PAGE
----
It's 6am - time for a quick run before work. It's my birthday and I've been living in never-never land for two weeks already, where all food and drink is free, we all wear the same clothes, but the majority of people around me are extremes of height, weight and shape. I've woken in the athletes' village of the 2004 Athens Olympic Games.
I have to go for a run/shuffle so I don't balloon from eating the typical Olympian portions, and it has to be at 6am so there aren't any real athletes around.
The day ends at about midnight after diving training, with no exceptions for birthdays, other than the obligatory jokes and a very large chocolate cake.
The city is buzzing - today is the opening ceremony. But teams see very little of the proceedings, spending hours waiting round in buses or halls. Walking round the stadium with the team provokes a whole cocktail of emotions: excitement and pride, tempered with embarrassment that people are cheering me when I'm not an Olympian, just their physiotherapist.
A quieter start to the day as most of the athletes I look after are resting from their late night at the opening ceremony or not competing until late tonight.
I try once again to pick up my thesis draft. I've been doing a part-time PhD for four and a half years and the end is in sight - just. The break from burying my head in data means I can look at the text with fresh eyes. The problem is that I wonder what on earth I was trying to say when I wrote it. I manage two short reading sessions between stints in the clinic.
The 10m synchro divers win a silver medal - the first for Team GB in the 2004 Games and our first diving Olympic medal in 40 years. I am there, sitting with them - get to shake their hands and say "well done" and they thank me for helping. Life is good.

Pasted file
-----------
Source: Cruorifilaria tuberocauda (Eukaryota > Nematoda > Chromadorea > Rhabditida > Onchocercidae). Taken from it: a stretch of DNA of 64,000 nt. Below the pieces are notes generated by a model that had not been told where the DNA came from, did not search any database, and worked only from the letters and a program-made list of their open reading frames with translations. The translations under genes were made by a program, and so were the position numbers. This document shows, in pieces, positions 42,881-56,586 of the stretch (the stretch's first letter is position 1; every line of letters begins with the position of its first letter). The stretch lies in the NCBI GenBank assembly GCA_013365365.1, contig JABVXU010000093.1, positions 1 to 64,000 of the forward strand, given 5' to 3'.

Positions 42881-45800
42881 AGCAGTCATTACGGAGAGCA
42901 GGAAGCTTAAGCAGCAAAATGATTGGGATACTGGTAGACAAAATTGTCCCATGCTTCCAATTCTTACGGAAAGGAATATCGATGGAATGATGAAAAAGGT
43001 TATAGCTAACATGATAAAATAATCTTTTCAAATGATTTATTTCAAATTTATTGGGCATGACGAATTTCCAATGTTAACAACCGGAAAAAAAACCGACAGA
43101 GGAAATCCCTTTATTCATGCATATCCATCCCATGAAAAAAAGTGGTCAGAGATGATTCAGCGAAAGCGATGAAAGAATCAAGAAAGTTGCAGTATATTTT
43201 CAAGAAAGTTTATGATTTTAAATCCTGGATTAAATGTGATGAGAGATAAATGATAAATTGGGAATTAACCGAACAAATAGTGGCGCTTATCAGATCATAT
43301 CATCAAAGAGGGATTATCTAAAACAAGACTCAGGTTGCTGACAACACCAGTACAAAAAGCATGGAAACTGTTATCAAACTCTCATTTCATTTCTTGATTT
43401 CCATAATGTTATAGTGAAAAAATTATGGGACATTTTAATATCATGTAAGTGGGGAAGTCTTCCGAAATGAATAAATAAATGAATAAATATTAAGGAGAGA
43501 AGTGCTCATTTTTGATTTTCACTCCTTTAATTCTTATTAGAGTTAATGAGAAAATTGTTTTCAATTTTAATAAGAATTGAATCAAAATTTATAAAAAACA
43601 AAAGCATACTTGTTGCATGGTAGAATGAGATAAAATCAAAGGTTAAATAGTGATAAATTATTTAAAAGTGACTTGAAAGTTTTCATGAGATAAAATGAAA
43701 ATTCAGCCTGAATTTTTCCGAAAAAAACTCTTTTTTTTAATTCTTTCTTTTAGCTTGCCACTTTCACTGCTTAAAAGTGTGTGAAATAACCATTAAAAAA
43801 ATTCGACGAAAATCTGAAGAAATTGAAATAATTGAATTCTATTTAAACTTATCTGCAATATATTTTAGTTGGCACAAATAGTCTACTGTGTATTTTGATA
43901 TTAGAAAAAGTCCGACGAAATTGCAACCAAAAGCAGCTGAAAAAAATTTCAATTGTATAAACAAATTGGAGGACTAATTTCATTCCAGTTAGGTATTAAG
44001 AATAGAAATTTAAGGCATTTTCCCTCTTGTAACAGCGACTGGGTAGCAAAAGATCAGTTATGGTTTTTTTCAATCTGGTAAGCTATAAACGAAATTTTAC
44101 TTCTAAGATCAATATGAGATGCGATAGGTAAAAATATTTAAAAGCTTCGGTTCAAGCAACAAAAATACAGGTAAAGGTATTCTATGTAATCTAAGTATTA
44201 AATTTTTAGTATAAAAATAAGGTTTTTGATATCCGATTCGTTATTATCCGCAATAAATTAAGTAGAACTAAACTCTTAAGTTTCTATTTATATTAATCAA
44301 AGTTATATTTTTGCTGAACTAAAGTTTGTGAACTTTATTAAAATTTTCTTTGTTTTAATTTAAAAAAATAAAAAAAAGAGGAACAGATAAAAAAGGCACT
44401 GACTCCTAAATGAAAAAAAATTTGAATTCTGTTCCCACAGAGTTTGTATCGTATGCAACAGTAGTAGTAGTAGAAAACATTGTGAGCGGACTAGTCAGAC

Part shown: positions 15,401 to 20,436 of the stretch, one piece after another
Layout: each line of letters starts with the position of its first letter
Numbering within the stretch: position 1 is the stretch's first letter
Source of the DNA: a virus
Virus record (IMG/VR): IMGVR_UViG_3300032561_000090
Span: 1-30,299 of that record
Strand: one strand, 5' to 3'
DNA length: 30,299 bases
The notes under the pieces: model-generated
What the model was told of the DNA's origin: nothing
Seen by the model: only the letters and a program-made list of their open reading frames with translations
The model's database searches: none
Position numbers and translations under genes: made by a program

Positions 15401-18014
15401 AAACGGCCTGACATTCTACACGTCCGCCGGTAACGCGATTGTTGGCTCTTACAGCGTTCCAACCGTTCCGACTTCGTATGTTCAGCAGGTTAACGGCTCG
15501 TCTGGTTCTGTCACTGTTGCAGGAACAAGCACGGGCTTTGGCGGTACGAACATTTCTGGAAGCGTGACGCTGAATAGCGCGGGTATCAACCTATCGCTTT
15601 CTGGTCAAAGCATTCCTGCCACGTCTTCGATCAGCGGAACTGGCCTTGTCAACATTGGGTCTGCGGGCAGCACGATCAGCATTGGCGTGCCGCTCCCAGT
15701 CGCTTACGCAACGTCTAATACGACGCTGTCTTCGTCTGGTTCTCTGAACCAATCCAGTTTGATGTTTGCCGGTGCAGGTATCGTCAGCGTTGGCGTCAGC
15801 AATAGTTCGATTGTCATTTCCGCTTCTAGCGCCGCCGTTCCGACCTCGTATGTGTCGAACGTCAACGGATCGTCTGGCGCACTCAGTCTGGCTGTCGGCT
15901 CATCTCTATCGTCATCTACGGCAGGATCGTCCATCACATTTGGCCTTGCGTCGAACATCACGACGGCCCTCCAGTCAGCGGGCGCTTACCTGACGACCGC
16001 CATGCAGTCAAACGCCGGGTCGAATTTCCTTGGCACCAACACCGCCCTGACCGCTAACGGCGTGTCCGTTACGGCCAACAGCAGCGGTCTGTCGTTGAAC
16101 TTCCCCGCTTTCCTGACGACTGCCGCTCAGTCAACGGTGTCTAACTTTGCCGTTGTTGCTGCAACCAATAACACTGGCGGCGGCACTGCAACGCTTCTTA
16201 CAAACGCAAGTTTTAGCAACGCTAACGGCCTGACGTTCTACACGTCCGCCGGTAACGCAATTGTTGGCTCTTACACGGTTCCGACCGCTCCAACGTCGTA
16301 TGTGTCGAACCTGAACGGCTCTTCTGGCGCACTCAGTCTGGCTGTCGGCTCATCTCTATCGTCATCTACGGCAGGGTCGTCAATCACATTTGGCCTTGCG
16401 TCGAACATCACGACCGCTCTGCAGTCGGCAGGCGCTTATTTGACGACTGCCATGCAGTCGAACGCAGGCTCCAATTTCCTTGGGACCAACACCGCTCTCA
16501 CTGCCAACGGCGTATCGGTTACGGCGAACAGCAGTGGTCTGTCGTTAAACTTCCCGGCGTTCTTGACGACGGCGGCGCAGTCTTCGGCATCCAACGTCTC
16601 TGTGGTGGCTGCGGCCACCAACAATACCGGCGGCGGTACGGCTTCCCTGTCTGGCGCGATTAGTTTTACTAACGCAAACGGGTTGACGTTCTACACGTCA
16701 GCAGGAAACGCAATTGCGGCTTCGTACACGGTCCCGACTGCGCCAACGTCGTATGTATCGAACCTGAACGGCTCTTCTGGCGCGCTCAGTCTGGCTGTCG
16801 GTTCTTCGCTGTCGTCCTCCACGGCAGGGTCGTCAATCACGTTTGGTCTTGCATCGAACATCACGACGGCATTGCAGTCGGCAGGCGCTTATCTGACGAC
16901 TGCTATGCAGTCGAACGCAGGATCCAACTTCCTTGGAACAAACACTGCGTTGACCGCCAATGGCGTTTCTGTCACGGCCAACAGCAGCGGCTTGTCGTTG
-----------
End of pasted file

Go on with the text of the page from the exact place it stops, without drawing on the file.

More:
Even in this surreal world, a routine develops. Early start, some clinic work, followed by a little reading, then covering diving, which is scheduled for ridiculously late hours to fit round the water polo, a much bigger sport in Greece.
No time for reading today as the two weightlifters I look after are competing morning and afternoon, then it's diving again through to midnight. In a moment of reflection, I realise I'm getting better at summing up my PhD in a couple of sentences, which helps avoid glazed looks from the mildly interested or merely polite inquirers.
From the sublime to the ridiculous as there is no competition so I'm covering clinic all day. This means a chance to read a little and catch up on emails from potential MSc students between treating the athletes.
Princess Anne calls in for a chat while I'm massaging an athlete. Otherwise all's quiet.
A visit from the Blairs today - again in the middle of a massage, so shaking hands was not an option.
The diving competition is soon to restart. Time is flying by and I suspect that I'm now fully institutionalised and will have the usual difficulty getting back into normal life. In the meantime, I'll continue to enjoy the moment and store these memories for when life gets tough in the months to come.
Nicola Phillips is senior lecturer in physiotherapy, University of Wales College of Medicine.